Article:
The ANU administration is still struggling to find solutions to increased traffic on campus as further major building works begin.

The changes in foot traffic caused by the Reunion Court demolition process, combined with the commencement of work on the Pauline Griffin Building, is causing safety hazards for students and staff.

The two projects are occurring parallel to each other, following nearly a year of delays for the demolition of the Pauline Griffin Building to make way for new staff facilities.

Tradesmen working on the Pauline Griffin Building rely heavily on Ellery Crescent as their only access to the site.

However the street is now the main thoroughfare for students and staff crossing Sullivan’s Creek to reach the Pop Up Village, Llewellyn Hall and Civic.

The street is currently congested with trucks of materials, students, bicycles and the cars which use the five-storey carpark opposite the site. Pedestrian paths on one side have been blocked with scaffolding.

The deputy vice-chancellor, Marnie Hughes-Warrington, acknowledged the traffic was a cause for concern at an update forum for the projects.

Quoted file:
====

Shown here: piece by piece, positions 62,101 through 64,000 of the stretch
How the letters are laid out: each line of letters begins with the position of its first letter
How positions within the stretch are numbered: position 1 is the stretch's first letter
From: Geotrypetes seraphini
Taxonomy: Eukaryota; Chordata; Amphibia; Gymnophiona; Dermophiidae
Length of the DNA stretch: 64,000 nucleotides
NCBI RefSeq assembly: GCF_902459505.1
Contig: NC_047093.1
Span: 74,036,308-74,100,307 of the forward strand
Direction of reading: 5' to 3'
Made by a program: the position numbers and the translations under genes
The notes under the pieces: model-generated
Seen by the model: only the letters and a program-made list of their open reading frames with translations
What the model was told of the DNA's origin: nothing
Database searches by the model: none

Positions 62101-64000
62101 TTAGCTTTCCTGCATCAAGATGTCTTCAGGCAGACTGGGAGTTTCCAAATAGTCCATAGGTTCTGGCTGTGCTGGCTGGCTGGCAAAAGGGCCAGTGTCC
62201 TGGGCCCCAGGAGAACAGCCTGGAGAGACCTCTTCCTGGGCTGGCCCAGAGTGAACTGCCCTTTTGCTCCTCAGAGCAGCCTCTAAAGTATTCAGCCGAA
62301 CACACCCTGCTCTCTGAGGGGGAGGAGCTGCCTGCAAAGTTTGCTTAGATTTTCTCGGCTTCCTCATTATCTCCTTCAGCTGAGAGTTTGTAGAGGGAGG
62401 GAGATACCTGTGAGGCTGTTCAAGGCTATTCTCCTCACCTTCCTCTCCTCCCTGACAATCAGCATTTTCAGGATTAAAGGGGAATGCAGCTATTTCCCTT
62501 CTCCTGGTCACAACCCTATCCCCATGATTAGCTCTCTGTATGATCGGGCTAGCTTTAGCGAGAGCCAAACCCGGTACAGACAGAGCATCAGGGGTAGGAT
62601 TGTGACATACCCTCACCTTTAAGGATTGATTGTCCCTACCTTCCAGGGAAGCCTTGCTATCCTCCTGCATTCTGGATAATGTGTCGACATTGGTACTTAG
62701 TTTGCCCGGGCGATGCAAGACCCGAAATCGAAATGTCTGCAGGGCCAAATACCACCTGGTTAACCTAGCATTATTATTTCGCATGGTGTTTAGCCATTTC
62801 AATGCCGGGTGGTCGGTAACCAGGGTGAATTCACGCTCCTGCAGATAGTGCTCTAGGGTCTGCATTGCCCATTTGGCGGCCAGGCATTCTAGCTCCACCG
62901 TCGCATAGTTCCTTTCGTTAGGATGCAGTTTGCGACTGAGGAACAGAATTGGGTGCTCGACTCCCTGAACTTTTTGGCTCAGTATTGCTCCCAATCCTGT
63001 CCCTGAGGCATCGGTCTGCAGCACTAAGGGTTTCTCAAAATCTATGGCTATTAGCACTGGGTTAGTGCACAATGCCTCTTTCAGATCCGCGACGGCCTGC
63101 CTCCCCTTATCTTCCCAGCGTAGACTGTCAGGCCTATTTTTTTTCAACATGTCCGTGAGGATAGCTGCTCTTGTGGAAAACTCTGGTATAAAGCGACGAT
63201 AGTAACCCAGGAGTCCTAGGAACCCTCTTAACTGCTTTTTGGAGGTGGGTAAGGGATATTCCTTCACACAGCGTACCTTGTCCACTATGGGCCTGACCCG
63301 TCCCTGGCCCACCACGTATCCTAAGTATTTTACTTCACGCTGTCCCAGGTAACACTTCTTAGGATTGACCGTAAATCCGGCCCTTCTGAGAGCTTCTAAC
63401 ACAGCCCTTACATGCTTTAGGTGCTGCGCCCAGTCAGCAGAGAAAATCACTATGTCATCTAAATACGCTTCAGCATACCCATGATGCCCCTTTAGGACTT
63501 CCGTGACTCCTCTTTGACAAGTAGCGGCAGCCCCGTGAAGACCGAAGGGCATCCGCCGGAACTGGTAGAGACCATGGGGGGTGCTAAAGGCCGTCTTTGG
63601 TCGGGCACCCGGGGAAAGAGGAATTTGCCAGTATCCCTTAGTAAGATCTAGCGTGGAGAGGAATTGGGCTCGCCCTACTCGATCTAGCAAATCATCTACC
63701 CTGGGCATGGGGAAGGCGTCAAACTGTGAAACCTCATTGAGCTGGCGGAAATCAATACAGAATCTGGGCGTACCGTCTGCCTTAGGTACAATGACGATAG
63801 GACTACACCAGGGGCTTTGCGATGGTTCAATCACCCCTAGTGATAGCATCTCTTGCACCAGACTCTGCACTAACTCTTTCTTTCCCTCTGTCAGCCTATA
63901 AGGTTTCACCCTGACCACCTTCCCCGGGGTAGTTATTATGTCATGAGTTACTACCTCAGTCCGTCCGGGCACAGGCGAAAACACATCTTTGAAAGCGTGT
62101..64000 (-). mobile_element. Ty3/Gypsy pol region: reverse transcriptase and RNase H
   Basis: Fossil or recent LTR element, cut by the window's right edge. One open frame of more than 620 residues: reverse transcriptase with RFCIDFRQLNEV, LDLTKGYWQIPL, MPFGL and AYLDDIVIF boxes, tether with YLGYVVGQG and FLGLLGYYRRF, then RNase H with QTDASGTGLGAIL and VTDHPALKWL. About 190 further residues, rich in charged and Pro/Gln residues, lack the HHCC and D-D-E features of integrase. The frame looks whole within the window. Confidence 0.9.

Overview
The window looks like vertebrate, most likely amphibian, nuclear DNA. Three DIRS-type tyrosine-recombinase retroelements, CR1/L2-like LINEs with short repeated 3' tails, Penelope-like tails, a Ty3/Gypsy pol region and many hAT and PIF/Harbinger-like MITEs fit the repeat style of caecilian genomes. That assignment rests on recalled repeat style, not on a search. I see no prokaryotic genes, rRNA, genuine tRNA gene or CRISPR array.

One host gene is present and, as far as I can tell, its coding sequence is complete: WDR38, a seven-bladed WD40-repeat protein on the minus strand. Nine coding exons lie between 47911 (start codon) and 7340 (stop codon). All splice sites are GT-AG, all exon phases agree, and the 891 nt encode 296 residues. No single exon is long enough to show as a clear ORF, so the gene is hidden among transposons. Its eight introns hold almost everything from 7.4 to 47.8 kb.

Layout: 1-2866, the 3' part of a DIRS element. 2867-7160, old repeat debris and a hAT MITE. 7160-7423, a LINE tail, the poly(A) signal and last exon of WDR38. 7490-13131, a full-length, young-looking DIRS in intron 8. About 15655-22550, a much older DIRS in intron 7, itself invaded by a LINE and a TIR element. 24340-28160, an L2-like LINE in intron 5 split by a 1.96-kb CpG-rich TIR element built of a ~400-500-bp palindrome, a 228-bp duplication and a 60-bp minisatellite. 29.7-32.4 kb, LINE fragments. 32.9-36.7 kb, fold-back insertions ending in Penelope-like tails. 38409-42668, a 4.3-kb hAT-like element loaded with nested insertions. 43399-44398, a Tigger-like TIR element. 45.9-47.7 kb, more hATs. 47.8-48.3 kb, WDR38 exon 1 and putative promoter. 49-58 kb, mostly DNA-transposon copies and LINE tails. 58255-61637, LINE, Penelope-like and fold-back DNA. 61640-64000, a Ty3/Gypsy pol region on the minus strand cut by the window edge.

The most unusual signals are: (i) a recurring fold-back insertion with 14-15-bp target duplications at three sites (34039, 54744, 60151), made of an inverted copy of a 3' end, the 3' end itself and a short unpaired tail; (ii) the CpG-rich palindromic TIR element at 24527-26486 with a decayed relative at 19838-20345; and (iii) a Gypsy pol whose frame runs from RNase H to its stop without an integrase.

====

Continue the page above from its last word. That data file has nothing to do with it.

‘We haven’t solved it yet but we’re aware of the problem,’ she said.

Hughes-Warrington said the street would be narrowed to traffic, and traffic controllers employed to maintain safety.

Vendors at the Pop Up Village have been asked to limit deliveries to off- peak times, slowing down the move-in process for new vendors such as Lazy Su and Chicken Tikka.

Hughes-Warrington also said that discussions were being had on how to reduce the speed of bicycles on the street, suggesting it was a key area of safety concern.

Ultimately both Hughes-Warrington and the director of major projects, Robert Hitchcock, conceded a solution had not been identified.

The Ellery Crescent issues point to wider concerns among the community about the impact of construction on the ANU campus.

It was confirmed in April 2018 there will be 500 construction workers on the Reunion Court site for the building of several ‘superstructures,’ such as the new student hub.

There is a temporary traffic management plan in place, and Hitchcock confirmed that in the process of appointing tenders to the project, contractors ‘would be encouraged to park offsite’. Upon completion of the project, new loop roads will lead to the new precinct to provide supplies to vendors.

Completion is due in December 2018.

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